26.The respondents including the 3rd defendant have denied violating the orders of the Tribunal as alleged. They have also stated that they were not served with the court order. The 3rd defendant claims to have been away in the United States between 22/09/2022 to 14/10/2022. The service upon the 3rd defendant has been disputed the claimant did not place any evidence before the court to suggest otherwise. The claim against the 3rd defendant of contempt is also not elaborated. In the absence of service upon him of the order or evidence that he was aware of the same, I am of the view that it would be unsafe to say that he defied the order in question. In the circumstances, even if I had made a finding that the 3rd Defendant had been served with the court order aforesaid, I would not have found him guilty of contempt of court in the absence of service of the application upon him.
27.I have considered the Affidavits on record, the submissions of counsel and authorities relied on. Therefore, the issue I need to address is whether the respondents were in contempt of court and if yes is the applicant entitled to recover the special damages claimed for non-compliance of the Court Order by the contemnors?
28.The Black’s Law Dictionary (Ninth Edition) defines contempt of court as:-
29.The power to deal with contempt of Court is provided for under Section 5 of the Judicature Act (Cap 8). Section 5 of the Judicature Act provides: -
30.“5.(1)The High Court and the Court of Appeal shall have the same power to punish for contempt of court as is for the time being possessed by the High Court of Justice in England and that power shall extend to upholding the authority and dignity of subordinate courts.”
32.Properly put, contempt is conduct that impairs the fair and efficient administration of justice. Section 5 of the Judicature Act confers jurisdiction on the superior courts to punish for contempt.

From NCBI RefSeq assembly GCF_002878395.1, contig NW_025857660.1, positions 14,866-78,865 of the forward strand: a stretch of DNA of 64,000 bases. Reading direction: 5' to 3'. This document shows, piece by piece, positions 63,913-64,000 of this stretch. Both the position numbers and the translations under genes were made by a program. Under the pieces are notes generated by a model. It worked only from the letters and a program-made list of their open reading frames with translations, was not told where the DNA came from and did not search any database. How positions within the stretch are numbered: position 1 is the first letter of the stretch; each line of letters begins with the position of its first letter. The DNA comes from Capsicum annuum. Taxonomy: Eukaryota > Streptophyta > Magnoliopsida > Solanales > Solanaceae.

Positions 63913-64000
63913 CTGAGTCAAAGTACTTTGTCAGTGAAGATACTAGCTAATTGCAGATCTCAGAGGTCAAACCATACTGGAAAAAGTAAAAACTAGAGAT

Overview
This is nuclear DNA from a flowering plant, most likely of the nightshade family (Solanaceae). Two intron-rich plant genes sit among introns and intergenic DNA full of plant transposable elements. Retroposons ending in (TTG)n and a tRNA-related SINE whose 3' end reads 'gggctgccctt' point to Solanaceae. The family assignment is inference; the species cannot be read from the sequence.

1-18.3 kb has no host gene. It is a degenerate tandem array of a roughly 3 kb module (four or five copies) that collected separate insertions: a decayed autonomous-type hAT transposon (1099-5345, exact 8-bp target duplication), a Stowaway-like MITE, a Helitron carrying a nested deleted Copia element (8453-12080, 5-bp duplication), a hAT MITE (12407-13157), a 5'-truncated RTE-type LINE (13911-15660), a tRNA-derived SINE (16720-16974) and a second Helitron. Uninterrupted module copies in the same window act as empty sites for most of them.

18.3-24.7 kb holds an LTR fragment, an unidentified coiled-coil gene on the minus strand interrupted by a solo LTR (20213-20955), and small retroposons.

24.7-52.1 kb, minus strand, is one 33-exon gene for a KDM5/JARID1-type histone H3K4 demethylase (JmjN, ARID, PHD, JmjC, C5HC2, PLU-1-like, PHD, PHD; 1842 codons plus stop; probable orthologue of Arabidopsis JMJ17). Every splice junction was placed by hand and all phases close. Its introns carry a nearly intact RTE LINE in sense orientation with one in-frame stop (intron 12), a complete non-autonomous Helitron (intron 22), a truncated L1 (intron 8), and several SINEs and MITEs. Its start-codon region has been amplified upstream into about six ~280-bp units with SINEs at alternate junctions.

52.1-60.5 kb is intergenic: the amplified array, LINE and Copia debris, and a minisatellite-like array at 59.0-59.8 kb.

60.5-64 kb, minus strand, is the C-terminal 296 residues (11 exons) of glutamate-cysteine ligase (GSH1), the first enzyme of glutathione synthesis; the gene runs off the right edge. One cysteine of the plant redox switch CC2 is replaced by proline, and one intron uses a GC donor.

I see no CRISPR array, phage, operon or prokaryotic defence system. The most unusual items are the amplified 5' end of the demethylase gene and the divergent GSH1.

33.This an application is brought under Rule 81.4 (breach of judgement, order or undertaking) now referred to as "application notice" (as opposed to a notice of motion) which correct rule and for this the application notice must set out fully the grounds on which the committal application is made and must identify separately and numerically, each alleged act of contempt and be supported by affidavit(s) containing all the evidence relied upon.
34.Whereas the respondents have submitted that the applicant needed to seek leave to bring this application, in Christine Wangari Gacheche vs Elizabeth Wanjira Evans & Others Civil Appeal 221 of 2007 the Court of Appeal correctly pointed out that leave, now called "permission" is not required where committal proceedings relate to a breach of a judgement, order, or undertaking.
35.The Court of Appeal after evaluating the Rules, concluded that "we find that on the basis of the new Civil Procedure Rules (of England) contained in the Second Supplement to the 2012 White Book, no leave is required before bringing an application, like the one before us, for committal for contempt relating to breach of this court's order..." On that basis, I find that it was not necessary for the applicant to seek leave before filing this application, hence this application is properly before the court.
36.The reason why courts punish for contempt is to uphold the dignity and authority of the court, ensure compliance with directions of the court, observance and respect of due process of law, preserve an effective and impartial system of justice, and maintain public confidence in the administration of justice by courts. Without sanctions for contempt, there would be a serious threat to the rule of law and administration of justice. For a party to be cited for contempt, he must have violated and or disobeyed an order that was directed at him.
37.The contempt power (both in its civil and criminal form) is so innate in the concept of jurisdictional authority that a court that could not secure compliance with its own judgments and orders is a contradiction in terms, an “oxymoron.”. Ronald Goldfarb made the following observation about contempt power in his book, The History of the Contempt Power, 1 Wash. U. L. Q. 1, 2 (1961): “is inherent in courts, and automatically exists by its very nature.”
38.The application before court seeks to have the respondents cited for contempt of the BPRT’s order of 2/09/2022 and varied on 6/09/2022 and to be committed him to civil jail and or fined as the court may deem fit. The applicants further pray that the respondent be directed to purge their contempt by complying with that court order.
39.Justice Ibrahim J., (as he then was) dealing with the question of contempt in Econet Wireless Kenya Ltd v Minister for Information & Communication of Kenya & another  KLR 828, underscored the importance of obeying court orders, stating:
40.In T. N. Gadavarman Thiru Mulpad v Ashok Khot And Anor  5 SCC, the Supreme Court of India also emphasized on the dangers of disobeying Court orders, thus: